Allon Therapeutics Inc.

Allon Therapeutics Inc.

January 24, 2007 08:30 ET

Michael J. Fox Foundation Funds Allon to Evaluate AL-108 for Parkinson's Disease

VANCOUVER, BRITISH COLUMBIA--(CCNMatthews - Jan. 24, 2007) - Allon Therapeutics Inc. (TSX:NPC), The Neuro Protection Company™, today announced it has received funding from The Michael J. Fox Foundation for Parkinson's Research (MJFF) to evaluate the effectiveness of Allon's lead drug AL-108 in pre-clinical models of Parkinson's disease.

Gordon McCauley, President and CEO of Allon, said the pre-clinical studies will be started immediately and, if successful, Allon would be in a position to begin a Phase II clinical trial to evaluate the drug's effectiveness in Parkinson's patients as early as 2008. The Company has specifically designed their Phase I human clinical trials to provide safety coverage that can be applied across a broad range of neurodegenerative diseases.

"The Michael J. Fox Foundation has driven groundbreaking work in Parkinson's and we look forward to using MJFF funding to extend development of our drug platforms," said McCauley. "This award provides Allon with an opportunity to expand its work into another major market where there is a large unmet medical need."

"The Foundation is pleased to provide funding to help determine whether AL-108's neuroprotection is applicable to Parkinson's. The work is of particular interest given that, with a positive result, Allon could proceed directly into a Phase II efficacy trial," said Brian Fiske, PhD, associate director of research programs for MJFF.

Parkinson's disease is the direct result of the deterioration of cells, called dopaminergic neurons, which produce dopamine, a chemical messenger responsible for transmitting signals within the brain. Loss of dopamine causes critical nerve neurons to fire out of control, leaving patients unable to direct or control their movement in a normal manner. The studies funded by the Michael J. Fox Foundation will allow Allon to test whether AL-108 can protect against and/or repair the deterioration of dopaminergic neurons in two animal models of Parkinson's disease.

An estimated 1.5 million people in North America suffer from Parkinson's disease, a progressive neurodegenerative disease, and its incidence is expected to increase significantly over the next 25 years as the population ages. There is currently no cure for Parkinson's disease, and although drugs have been developed that can help patients manage many of the symptoms, these drugs do not stop the disease from progressing. Current therapies also have significant long-term side effects and often stop working. According to Datamonitor, sales of Parkinson's disease drugs in the seven major pharmaceutical markets was approximately $1.8 billion in 2005.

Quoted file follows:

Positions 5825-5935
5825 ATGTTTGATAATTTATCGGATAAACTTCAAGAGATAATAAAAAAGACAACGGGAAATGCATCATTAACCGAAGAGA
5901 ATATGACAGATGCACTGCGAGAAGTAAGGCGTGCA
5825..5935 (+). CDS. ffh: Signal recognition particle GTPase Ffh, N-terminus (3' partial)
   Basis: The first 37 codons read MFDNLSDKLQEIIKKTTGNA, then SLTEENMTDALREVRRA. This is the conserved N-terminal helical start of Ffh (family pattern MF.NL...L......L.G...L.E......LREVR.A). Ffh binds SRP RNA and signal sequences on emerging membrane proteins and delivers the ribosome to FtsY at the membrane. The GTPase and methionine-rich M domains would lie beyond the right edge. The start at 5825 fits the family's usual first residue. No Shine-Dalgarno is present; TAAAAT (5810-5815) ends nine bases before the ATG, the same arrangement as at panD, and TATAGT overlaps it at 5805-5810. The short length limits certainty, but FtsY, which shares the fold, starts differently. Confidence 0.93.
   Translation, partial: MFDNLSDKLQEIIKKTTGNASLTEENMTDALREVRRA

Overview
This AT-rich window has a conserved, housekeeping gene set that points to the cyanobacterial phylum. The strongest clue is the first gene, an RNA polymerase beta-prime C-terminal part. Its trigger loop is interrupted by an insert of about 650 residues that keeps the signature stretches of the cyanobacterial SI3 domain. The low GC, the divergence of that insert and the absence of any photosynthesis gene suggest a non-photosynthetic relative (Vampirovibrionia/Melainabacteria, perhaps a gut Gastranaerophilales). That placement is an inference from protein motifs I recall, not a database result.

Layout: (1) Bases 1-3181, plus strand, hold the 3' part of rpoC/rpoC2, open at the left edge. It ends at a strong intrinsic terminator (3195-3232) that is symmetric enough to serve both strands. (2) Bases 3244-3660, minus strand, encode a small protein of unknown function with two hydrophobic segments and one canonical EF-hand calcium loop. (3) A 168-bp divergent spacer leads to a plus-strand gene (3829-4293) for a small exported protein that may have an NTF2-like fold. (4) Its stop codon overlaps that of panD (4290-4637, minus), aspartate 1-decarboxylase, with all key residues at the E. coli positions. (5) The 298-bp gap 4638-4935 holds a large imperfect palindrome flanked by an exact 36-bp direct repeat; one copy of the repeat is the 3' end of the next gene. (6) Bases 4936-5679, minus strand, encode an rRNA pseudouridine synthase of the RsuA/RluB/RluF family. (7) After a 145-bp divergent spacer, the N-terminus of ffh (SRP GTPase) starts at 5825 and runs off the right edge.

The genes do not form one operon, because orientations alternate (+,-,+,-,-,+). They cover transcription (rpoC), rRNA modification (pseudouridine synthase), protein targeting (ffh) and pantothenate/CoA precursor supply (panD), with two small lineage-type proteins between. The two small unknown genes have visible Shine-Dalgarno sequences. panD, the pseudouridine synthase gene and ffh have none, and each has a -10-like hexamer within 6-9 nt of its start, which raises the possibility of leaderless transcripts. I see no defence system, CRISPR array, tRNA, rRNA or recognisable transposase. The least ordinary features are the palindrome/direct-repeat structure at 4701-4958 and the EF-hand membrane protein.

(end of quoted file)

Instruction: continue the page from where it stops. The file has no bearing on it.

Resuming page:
Allon's drugs are unique in that in preclinical animal studies they prevent and treat the causes of neurodegeneration, including Alzheimer's disease and stroke. AL-108 has been shown in numerous preclinical animal studies to prevent deterioration of neurons through interaction with tubulin, the protein that forms microtubules. Microtubules are key parts of the communication pathways inside neurons. Assembly of microtubules is essential for the ongoing regeneration of the nervous system and for combating neurodegenerative diseases.

The Company has two products in Phase II human clinical trials. AL-108 is being evaluated in a Phase II trial as a treatment for Mild Cognitive Impairment-Alzheimer's disease and Allon recently announced a third Phase II study looking at cognitive impairment in schizophrenia in collaboration with TURNS (Treatment Units for Research on Neurocognition and Schizophrenia) funded by the United States National Institute of Mental Health. The intravenous product, AL-208 is being evaluated in a Phase II trial to prevent and treat the mild cognitive impairment (MCI) that commonly occurs after coronary artery bypass graft (CABG) surgery.

About Allon

Allon Therapeutics Inc. is a Canadian biotechnology company developing drugs that protect against neurodegenerative conditions such as Alzheimer's disease, mild cognitive impairment, stroke, traumatic brain injury, multiple sclerosis and neuropathy. The Company is listed on the Toronto Stock Exchange under the trading symbol "NPC" (Neuro Protection Company) and based in Vancouver. For additional information visit

About the Michael J. Fox Foundation for Parkinson's Research

Founded in 2000, The Michael J. Fox Foundation for Parkinson's Research is dedicated to ensuring the development of a cure for Parkinson's disease within this decade through an aggressively funded research agenda. The Foundation has funded over $90 million in research to date, either directly or through partnerships.

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